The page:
IOWA CITY — Officials with Mediacom Communications Corporation, one of Iowa’s largest telecommunication providers, have cried foul on recent Iowa City resolutions that allow competitor ImOn Communications access to the city’s fiber-optic network.
In a Monday letter to letter to city staff and the Iowa City Council, Mediacom argues that Iowa City regulations — which have required Mediacom to acquire a franchise agreement with the city, but don’t require such an agreement from ImOn — violate municipal code and state law.
“Why the decision-makers in Iowa City chose to skew the playing field, we don’t understand,” Phyllis Peters, Mediacom director of communications, said Tuesday. “We are seeking an outcome that puts Mediacom on a level playing field with its competition, we think it’s inappropriate that government picks winners and losers.”
In the letter, Mediacom officials say the matter could be taken to court if a resolution is not reached.
Last month, the Iowa City Council approved lease agreements with ImOn, whose investors include The Gazette Company, that include leasing for space in the city’s data center to create a communication hub, access to the city’s existing fiber-optic network and rights to install and maintain a network in the city right of way.
Tom Larsen, Mediacom senior vice president of government and public relations, said in the Monday letter such agreements — which he says subsidize ImOn’s entry into the community — between the city and ImOn undermine Mediacom’s franchise agreement and provide ImOn with an unfair advantage.
“This sort of Jekyll and Hyde treatment of competing service providers results in Mediacom and its Iowa City customers being saddled with considerably more regulatory burdens than ImOn,” Larsen writes in the letter.
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Mediacom officials ask the city to either void the existing lease agreements with ImOn and require the company to acquire a local franchise agreement in accordance with state and local law, or give Mediacom a deal like ImOn’s, which doesn’t require a franchise requirement or franchise fees.
Mediacom seeks a response from the city by the end of the year and has prepared a legal complaint against Iowa City on the matter, which Mediacom officials say is being held as a placeholder in the event that an acceptable resolution is not reached.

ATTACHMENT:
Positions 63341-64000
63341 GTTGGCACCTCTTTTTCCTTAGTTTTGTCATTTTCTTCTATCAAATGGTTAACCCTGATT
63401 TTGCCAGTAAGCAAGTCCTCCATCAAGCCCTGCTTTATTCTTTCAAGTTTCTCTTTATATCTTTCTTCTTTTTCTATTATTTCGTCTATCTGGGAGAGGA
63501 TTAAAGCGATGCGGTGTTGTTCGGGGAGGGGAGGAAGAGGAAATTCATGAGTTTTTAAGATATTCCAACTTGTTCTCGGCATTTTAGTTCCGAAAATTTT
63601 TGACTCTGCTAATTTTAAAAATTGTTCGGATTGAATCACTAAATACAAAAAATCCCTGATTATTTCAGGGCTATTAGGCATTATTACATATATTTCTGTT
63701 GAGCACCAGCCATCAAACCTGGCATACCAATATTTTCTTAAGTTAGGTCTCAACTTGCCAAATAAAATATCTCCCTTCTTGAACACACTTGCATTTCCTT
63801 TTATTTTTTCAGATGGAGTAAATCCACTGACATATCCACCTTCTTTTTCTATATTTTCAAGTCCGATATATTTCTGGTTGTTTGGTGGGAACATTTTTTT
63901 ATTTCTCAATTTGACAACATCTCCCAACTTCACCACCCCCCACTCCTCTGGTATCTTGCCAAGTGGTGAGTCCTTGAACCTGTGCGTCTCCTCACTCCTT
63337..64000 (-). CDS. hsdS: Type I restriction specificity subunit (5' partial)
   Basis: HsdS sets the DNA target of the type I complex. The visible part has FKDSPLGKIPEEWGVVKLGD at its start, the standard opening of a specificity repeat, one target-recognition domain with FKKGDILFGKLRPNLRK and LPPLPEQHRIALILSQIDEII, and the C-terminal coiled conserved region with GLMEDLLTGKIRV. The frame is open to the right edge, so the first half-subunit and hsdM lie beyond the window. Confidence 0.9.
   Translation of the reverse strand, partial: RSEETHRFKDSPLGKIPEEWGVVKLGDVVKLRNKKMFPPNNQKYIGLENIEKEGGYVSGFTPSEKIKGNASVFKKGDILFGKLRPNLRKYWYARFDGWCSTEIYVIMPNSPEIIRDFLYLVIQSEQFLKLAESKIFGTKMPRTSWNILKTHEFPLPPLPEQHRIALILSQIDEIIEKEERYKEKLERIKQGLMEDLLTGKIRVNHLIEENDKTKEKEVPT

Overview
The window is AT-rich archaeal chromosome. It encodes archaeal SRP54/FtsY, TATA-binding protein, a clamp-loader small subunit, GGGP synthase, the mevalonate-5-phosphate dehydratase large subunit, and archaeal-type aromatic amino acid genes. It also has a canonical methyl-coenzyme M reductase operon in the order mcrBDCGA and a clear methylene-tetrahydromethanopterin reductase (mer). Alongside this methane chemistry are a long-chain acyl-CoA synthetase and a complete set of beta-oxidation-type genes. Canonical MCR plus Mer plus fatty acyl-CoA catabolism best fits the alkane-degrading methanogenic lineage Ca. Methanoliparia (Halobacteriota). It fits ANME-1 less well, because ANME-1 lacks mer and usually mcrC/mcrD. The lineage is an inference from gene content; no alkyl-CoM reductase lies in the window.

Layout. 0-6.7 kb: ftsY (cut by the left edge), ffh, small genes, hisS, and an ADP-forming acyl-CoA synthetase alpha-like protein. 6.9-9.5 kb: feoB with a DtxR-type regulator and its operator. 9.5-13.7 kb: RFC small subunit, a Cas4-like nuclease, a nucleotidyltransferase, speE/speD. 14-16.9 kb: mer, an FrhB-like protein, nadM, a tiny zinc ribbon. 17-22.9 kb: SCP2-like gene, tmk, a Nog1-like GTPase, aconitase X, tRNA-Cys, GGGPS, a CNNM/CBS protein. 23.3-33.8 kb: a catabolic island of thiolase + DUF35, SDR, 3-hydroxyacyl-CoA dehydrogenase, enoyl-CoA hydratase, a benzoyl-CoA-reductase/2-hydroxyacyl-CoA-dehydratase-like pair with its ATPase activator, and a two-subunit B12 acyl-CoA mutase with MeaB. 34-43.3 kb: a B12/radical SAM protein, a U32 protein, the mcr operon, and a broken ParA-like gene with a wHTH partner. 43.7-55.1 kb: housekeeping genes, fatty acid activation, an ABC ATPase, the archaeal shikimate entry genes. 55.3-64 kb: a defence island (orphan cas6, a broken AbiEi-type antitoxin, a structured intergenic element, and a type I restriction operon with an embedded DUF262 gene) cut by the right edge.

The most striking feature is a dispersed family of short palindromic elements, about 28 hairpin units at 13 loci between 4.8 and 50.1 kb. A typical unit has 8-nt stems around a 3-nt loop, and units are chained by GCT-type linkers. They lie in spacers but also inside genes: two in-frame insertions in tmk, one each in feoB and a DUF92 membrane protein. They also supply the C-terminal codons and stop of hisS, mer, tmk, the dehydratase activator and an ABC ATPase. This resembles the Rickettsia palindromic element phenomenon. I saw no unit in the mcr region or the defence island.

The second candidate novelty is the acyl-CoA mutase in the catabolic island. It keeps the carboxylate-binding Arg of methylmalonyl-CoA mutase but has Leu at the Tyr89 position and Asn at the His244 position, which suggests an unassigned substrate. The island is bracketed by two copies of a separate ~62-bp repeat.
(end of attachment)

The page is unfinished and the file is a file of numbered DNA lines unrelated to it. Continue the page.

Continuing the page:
Iowa City Manager Tom Markus said the Monday letter was unexpected, adding that as a legal matter, he couldn’t comment further.
“We were surprised by it,” he said. “We’re evaluating it.”
Ed Pardini, senior vide president of Mediacom, said Monday Mediacom’s franchise agreement includes a list of obligations, including close to $1 million in annual payments for use of city right of way and public access grants, as well as operating a local office and provide free basic cable services to schools and government buildings.
Iowa City municipal code includes language that says no company shall construct, maintain or operate within public property for the distribution of cable services without first acquiring a franchise.
Markus said further information will be available after the city attorney’s office evaluates Mediacom’s claims, but said he believes a franchise agreement is only required when a provider plans to offer cable TV services.
“That’s a legal question, but from a layperson’s standpoint, that’s my understanding,” Markus said.
Jeff Janssen, vice president of sales and marketing with ImOn Communications, said Tuesday he had not seen the Mediacom letter, but said ImOn has lease agreements similar those with Iowa City in other communities like Hiawatha and Marion.
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Janssen also noted a franchise agreement only becomes required when cable TV is added to the list of service offerings. ImOn’s current plans for Iowa City are strictly for telephone and Internet services, he said.
“Franchise agreements are all around cable TV,” he said. “Once we decide, or if we decided to offer cable TV in Iowa City, we would get that franchise agreement, we are required to.”
However, Mediacom’s argument is that Iowa City is allowing ImOn to create a fiber-optic infrastructure — which would be capable of handling cable TV services — free of the franchise agreement, thus giving them a leg up over Mediacom.
“To come back after it’s already built to say, ‘Now we’re going to use this network in an additional way,’ is really using a backdoor approach,” Peters said.